You don't eat them the same way, either: You pop the dumplings (heavenly if they're made right) into your mouth whole, or at least I do, and they're usually enrobed in a light sauce and could be combined with any number of other ingredients in a composed dish. The Roman gnocchi, on the other hand, is often shaped into pieces bigger than bite-size, so you use a fork, and it's usually served quite simply, with little more than a tomato sauce on the side, often as a starter.
I was reminded how much I appreciate the dish when I flipped through Antonio Carluccio's charming new book, "Vegetables" (Quadrille, 2016). Carluccio, 79, is an acclaimed Italian cook, writer and TV personality who lives in London, where he ran the Neal Street Restaurant and developed the Carluccio's cafe chain whose branches now number 97. (He also has two restaurants in the United States, both of them in the Washington, D.C., area.)
What I love most about Carluccio's book is the way he pays tribute to Italian traditions (such as the classic summer panzanella salad) while showing flashes of innovation (a lasagna made with thinly sliced beet rather than noodles). The latter is what he applies to Roman-style gnocchi, making it with chickpea flour as a smart nod to the fritters called panelle that are a classic Sicilian street food.The dish has just a handful of ingredients - including eggs, nutmeg, butter and Parmigiano-Reggiano - which add up to something wonderfully flexible that also happens to be gluten-free. I enjoyed several squares of it one night fresh from the oven and topped with a little tomato sauce, and the next night I warmed a few more and spooned on saucy black beans and crumbled a little feta over them.
It probably wasn't all that Italian the second time, but who cares?
Chickpea Gnocchi (Panelle Alla Romana)
6 to 8 servings (25 large gnocchi)
This twist on Roman-style baked gnocchi, traditionally made with polenta or semolina, uses chickpea flour.
Serve two pieces as an appetizer with tomato sauce, or serve 3 to 4 pieces as a main course, with sauce and a salad, or perhaps as a base for saucy beans, mushrooms or stews.
It helps to have a marble slab or other work surface that's cool to the touch for spreading the chickpea mixture, but it's not a requirement.
MAKE AHEAD: The gnocchi dough can be cooled, cut into squares and refrigerated, covered in plastic, for up to 3 days before baking.
Chickpea flour can be found in the gluten-free or grains section of many supermarkets, and as gram flour in Indian grocers.
Adapted from "Vegetables," by Antonio Carluccio (Quadrille Publishing, 2016).
5 cups water
6 tablespoons extra-virgin olive oil
1 teaspoon kosher or coarse sea salt, plus more as needed
Freshly ground black pepper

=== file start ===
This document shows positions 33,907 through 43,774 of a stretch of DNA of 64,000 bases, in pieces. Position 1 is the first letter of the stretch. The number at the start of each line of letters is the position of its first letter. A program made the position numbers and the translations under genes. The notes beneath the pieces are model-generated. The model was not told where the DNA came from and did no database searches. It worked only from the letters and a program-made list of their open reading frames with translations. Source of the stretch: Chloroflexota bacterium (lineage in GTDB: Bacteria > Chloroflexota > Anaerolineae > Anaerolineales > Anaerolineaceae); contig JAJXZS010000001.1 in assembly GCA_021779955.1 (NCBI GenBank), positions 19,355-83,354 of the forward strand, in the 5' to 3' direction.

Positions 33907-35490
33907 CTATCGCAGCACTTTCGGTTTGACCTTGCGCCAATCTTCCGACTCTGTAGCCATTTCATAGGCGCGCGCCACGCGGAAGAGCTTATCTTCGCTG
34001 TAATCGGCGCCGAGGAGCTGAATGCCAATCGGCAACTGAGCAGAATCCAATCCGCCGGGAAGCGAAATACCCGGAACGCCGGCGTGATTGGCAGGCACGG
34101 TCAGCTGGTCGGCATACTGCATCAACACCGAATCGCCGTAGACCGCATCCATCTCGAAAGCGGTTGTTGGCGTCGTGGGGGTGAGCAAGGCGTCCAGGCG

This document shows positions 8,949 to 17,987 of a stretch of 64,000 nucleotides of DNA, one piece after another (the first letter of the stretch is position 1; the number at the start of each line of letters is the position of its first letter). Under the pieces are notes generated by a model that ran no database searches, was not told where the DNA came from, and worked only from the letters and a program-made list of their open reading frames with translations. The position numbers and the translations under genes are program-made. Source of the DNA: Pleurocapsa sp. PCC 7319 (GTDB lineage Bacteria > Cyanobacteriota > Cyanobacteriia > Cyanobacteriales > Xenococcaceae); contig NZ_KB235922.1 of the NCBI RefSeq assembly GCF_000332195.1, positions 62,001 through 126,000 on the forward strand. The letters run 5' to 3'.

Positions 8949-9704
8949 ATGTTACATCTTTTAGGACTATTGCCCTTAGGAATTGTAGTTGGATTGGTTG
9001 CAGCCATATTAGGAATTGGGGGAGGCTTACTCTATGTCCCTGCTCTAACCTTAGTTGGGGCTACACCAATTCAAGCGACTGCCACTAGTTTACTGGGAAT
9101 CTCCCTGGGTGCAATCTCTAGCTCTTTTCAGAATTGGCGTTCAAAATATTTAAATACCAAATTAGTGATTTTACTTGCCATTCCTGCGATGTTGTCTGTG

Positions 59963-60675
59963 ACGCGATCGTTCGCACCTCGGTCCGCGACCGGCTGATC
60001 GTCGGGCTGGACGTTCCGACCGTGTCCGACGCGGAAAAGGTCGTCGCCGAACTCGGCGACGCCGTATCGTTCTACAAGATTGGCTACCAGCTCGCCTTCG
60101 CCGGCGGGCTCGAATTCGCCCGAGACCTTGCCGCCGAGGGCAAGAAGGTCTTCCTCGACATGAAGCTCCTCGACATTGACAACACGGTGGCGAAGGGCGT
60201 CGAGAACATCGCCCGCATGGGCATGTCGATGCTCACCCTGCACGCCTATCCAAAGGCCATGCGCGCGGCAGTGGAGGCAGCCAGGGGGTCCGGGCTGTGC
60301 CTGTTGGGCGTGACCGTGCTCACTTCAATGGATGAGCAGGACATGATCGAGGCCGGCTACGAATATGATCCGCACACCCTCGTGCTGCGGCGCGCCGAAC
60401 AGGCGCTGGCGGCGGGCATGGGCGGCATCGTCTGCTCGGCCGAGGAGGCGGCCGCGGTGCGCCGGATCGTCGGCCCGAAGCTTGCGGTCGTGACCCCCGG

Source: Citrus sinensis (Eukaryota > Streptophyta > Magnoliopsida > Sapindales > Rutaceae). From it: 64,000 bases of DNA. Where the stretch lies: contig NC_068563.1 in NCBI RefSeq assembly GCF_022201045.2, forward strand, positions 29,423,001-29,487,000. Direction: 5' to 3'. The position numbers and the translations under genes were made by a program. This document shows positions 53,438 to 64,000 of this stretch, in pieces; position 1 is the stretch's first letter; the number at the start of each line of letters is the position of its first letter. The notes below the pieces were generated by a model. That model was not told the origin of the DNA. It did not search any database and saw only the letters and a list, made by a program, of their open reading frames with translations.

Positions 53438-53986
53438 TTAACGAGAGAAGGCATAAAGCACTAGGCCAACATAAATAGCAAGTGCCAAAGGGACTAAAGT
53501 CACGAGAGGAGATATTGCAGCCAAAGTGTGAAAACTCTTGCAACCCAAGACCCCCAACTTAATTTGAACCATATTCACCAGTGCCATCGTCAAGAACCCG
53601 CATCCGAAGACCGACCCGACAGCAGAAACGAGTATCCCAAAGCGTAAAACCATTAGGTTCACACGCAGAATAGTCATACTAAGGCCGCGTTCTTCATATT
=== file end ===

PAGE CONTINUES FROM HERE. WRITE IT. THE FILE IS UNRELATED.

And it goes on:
2 3/4 cups chickpea flour (see headnote)
2 large eggs
Freshly grated nutmeg
4 1/2 tablespoons unsalted butter, cut into small pieces, plus more for greasing the baking sheet
2 tablespoons freshly grated Parmigiano-Reggiano cheese
Warm tomato sauce, for serving
Combine the water, oil, salt and pepper in a large saucepan over medium-high heat; bring to a boil.
Gradually add the chickpea flour, whisking constantly, until evenly incorporated. Reduce the heat to medium and cook for 10 minutes; the mixture should be somewhat smooth, but you may still have lumps. Taste, and add salt if needed. Remove from the heat and let cool for a few minutes.
Crack the eggs into a liquid measuring cup and stir with a fork until evenly blended. Stir a spoonful of the chickpea flour mixture into the beaten eggs to temper them, then stir the eggs and a few gratings of fresh nutmeg into the saucepan to form a thick, soft dough. If it is particularly stiff and lumpy, use an immersion (stick) blender to make it smooth and a bit more supple.
Lightly grease a spatula (offset would work nicely) with cooking oil spray. Spoon the dough onto a cool work surface, using the spatula to spread it evenly into a slab that's about 10 inches square and 3/4 inch thick. Let it cool for 10 to 15 minutes, until fairly firm.
Preheat the oven to 400 degrees. Grease a rimmed baking sheet with a little butter.
Use a sharp knife to cut the slab of gnocchi dough into 2-inch squares, arranging them on the baking sheet in rows that slightly overlap. Scatter the butter pieces and cheese evenly over the gnocchi. Bake for 15 to 25 minutes, until a golden crust forms on top.
Serve warm, with the sauce.
Nutrition: Per serving (based on 8): 290 calories, 9 g protein, 18 g carbohydrates, 21 g fat, 6 g saturated fat, 65 mg cholesterol, 200 mg sodium, 3 g dietary fiber, 3 g sugar.
(c) 2016, The Washington Post
(This story has not been edited by NDTV staff and is auto-generated from a syndicated feed.)
I've long thought more people needed to know about Roman-style gnocchi. The dish is quite different from the lightly boiled potato dumplings that most of us think of when we consider gnocchi. As much as I love the typical iteration, the Roman version - squares of semolina (or sometimes polenta) layered in a casserole dish, topped with butter and cheese and baked - is much easier to pull together at the end of a busy workday.